Log Walls and Thermal Mass
by Steve LykinsWe often get the question, “What is the R-value of a log wall?” While the answer to this question is simple, it does not tell the whole story. Most folks actually want to know how will a log home performs when it comes to heating and cooling. This is where things become a bit more complex. In addition to Rvalue, we must also consider the thermal mass of the log wall.What is thermal mass? Thermal Mass is defined as the ability of a body to store thermal energy (also known as heat capacity or thermal energy storage). By contrast, R-value refers to a body’s ability to insulate against conduction of thermal energy (the ability to insulate). A significant thermal mass within a building, like a log wall, can help to “flatten out” daily temperature fluctuations by either radiating or absorbing additional thermal energy, whichever is supported by temperature differences. All materials and objects have a certain thermal mass, or specific heat capacity, which is a unique property of such material or object. Even air has thermal mass, but not much.

A thermal mass performs best when located on the interior of the home’s thermal envelope and is situated to absorb low-angled winter sunlight, but to avoid high-angle summer sunlight. A thermal mass works best in conjunction with passive solar design. Passive solar design and thermal mass design are most effective in hot, arid desert-like climates, but the concept can also work in Midwest climates like our own, only with less efficiency.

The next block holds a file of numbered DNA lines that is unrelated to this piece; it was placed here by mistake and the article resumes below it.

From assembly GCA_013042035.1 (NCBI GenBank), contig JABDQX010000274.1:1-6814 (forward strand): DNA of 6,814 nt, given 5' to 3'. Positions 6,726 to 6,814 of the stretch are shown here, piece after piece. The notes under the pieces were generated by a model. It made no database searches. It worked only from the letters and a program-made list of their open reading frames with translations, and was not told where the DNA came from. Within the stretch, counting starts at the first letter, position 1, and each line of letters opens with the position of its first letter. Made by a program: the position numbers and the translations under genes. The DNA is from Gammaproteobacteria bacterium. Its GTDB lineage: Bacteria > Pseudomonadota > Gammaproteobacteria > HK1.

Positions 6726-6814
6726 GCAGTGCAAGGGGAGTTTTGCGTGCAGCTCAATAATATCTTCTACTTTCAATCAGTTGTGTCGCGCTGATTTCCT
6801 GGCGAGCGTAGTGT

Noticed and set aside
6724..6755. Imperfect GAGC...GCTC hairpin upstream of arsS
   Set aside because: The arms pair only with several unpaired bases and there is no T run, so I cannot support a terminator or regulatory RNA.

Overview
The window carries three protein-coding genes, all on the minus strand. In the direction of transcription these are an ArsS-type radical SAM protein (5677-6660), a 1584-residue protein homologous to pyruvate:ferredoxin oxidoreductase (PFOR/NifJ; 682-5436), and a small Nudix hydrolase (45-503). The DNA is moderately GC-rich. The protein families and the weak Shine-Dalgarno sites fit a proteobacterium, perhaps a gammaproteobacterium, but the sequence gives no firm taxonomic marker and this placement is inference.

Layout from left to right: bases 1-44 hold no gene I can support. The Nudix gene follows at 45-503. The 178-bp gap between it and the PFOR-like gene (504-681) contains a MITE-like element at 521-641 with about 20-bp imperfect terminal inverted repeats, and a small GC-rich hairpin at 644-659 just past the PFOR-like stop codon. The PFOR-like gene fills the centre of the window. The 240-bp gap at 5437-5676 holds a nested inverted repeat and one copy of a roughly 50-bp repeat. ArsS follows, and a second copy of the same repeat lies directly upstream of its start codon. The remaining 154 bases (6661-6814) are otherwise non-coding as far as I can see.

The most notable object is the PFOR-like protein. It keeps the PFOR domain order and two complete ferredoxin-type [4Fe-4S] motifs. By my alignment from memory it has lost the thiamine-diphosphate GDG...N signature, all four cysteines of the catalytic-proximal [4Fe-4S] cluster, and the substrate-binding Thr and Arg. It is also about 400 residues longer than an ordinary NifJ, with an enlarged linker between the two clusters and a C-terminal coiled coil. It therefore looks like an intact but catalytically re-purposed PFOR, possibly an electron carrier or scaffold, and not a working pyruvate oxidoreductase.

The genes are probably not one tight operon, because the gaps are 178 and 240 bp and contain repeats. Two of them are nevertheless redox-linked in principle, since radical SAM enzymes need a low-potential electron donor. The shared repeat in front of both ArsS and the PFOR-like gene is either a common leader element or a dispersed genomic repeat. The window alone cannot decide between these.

Many readily available materials have good thermal mass properties, but almost all of them have little to no insulting properties. Examples include: water, earth, stone/masonry and clay. Only wood has significant R-value (insulating properties) as well as significant thermal mass (energy storage).Think of your log wall as a battery that can store heat and release it later. This makes wood a very special building material, considering that it is renewable, attractive and well established as a building material.

When considering what size and type of logs to use for a log home, keep in mind that more mass makes for more energy storage. Further, thermal mass depends upon the species and density of wood, which is directly related to moisture content. Generally speaking, a lower moisture content results in a lower density which translates to a higher insulating value. By selecting a species like Eastern White Pine, which has a relatively low density, and then kiln drying your logs to bring the moisture content down you can create a log wall with insulating and energy storage capabilities that are superior to any other type of mass wall.

Recent studies conducted by the Log Homes Council have shown that when it comes to overall thermal performance (not just the R-value), a properly designed and constructed log wall will perform just as well, and probably even better than a comparable stud-framed wall. With a complete understanding of how a log wall works to keep you comfortable, you can make an educated decision about what size and type of log is right for your home.